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Redistricting is the process of drawing new congressional and state legislative district boundaries. District lines are redrawn every 10 years following completion of the United States census. Federal law stipulates that districts must have nearly equal populations and must not discriminate on the basis of race or ethnicity. On February 12, 2021, the U.S. Census Bureau announced that it would deliver redistricting data to the states by September 30, 2021, requiring states to postpone their redistricting efforts.
Apportionment is the process by which representation in a legislative body is distributed among its constituents. The census bureau was originally expected to deliver its apportionment report by December 31, 2020, and redistricting data to the states by April 1, 2021.[2][3]
Article I, Section 4 of the United States Constitution, specifies that the states and their legislatures have primary authority in determining the “times, places, and manner” of congressional elections. Congress may also pass laws regulating congressional elections.[6][7]
Article I, Section 2 of the United States Constitution stipulates that congressional representatives be apportioned to the states on the basis of population. The equal population requirement for congressional districts is strict. According to All About Redistricting, “Any district with more or fewer people than the average (also known as the ‘ideal’ population), must be specifically justified by a consistent state policy. And even consistent policies that cause a 1 (one) percent spread from largest to smallest district will likely be unconstitutional.”[11]
Although the US Constitution is silent on the issue of state legislative redistricting, the US Supreme Court issued several rulings in the mid-1960s in an effort to clarify standards for state legislative redistricting. In Reynolds v. Sims, the court ruled that “the Equal Protection Clause [of the United States Constitution] demands no less than substantially equal state legislative representation for all citizens, of all places as well as of all races.”
Upon completion of the 2020 census, Michigan will draft and enact new district maps. Michigan’s 14 United States representatives and 148 state legislators are all elected from political divisions called districts.
It will be up to Michigan’s newly appointed non-politician Redistricting commission to redraw both the congressional and state legislative district lines and determine which seat will no longer exist. The commission comprises 13 members, including four Democrats, four Republicans, and five unaffiliated voters or members of minor parties. In order for a map to be enacted, at least seven members must vote for it, including at least two Democrats, two Republicans, and two members not affiliated with either major party.[4]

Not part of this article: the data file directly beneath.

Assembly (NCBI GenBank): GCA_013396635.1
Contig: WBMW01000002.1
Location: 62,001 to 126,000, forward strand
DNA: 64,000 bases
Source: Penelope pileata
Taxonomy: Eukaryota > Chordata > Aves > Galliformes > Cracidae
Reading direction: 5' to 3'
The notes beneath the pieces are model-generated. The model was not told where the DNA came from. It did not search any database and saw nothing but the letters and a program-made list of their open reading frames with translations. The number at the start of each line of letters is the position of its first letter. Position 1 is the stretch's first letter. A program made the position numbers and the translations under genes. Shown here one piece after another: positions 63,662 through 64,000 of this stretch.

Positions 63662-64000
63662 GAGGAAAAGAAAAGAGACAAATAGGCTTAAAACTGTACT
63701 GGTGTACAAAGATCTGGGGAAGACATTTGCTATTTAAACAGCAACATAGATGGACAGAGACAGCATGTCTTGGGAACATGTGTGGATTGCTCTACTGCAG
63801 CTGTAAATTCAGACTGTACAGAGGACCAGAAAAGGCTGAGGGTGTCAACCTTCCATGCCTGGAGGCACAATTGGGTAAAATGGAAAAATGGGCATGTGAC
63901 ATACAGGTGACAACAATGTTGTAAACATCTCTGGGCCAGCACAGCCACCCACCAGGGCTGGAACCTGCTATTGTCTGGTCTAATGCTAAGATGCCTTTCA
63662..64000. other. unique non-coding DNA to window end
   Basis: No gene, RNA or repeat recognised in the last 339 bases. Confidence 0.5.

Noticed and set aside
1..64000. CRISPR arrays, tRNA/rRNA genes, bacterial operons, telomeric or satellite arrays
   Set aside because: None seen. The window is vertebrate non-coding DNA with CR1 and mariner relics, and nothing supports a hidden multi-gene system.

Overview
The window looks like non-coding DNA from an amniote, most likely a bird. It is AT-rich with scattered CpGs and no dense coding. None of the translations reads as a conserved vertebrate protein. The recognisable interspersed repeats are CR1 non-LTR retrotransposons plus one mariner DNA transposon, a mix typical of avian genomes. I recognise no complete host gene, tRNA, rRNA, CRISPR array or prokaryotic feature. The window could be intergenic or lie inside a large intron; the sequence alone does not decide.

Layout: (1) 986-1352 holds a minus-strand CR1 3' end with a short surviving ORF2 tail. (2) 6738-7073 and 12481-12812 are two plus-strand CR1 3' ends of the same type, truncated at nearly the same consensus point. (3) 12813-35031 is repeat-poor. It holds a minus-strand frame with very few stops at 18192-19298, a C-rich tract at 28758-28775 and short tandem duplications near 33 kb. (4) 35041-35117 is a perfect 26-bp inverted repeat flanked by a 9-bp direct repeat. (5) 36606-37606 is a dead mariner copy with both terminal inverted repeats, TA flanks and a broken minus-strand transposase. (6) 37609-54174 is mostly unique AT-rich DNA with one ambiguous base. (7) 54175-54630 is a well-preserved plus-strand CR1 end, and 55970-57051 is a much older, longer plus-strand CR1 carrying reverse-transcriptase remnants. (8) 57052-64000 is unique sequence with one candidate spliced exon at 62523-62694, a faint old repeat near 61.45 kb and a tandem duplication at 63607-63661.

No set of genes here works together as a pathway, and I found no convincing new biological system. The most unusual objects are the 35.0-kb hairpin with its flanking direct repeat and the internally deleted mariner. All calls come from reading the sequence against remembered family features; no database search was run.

Under the state constitution, the Michigan Independent Citizens Redistricting Commission must propose congressional and legislative maps by September 17 and adopt the final maps by Nov. 1st. Due to the delay in receiving the census, Michigan will be unable to meet its constitutional deadlines for redistricting.
Michigan’s redistricting commission and Secretary of State Jocelyn Benson petitioned the state Supreme Court to extend the deadline for adopting new congressional and legislative districts.  The petition proposes a new timeline to accommodate the delay in which the commission would propose redistricting plans by December 11 and adopt final plans following 45 days of public comment by January 25, 2022.
These date changes will allow compliance with the state’s constitution which guarantees that the people of Michigan have 45 days to review and provide comment on the maps created by the commission. The date changes also provide the Bureau of Elections enough time to update the state’s voter registration database. After each redistricting cycle, the state has to assign every registered voter to their new congressional, state Senate and state House districts so that they are given the correct ballot.
The new Electoral College map, with votes based on each state’s latest share of seats in Congress, goes into effect beginning with the 2024 presidential race.
Make your voice heard!  Provide your input to the Michigan Independent Citizens Redistricting Commission. There is a meeting on Wednesday, May 19, under Events.
Additional Reading
Ballotpedia provides an extensive explanation about redistricting in Michigan after the 2020 census and the Detroit Free Press explains the processes required by the State of Michigan Constitution.

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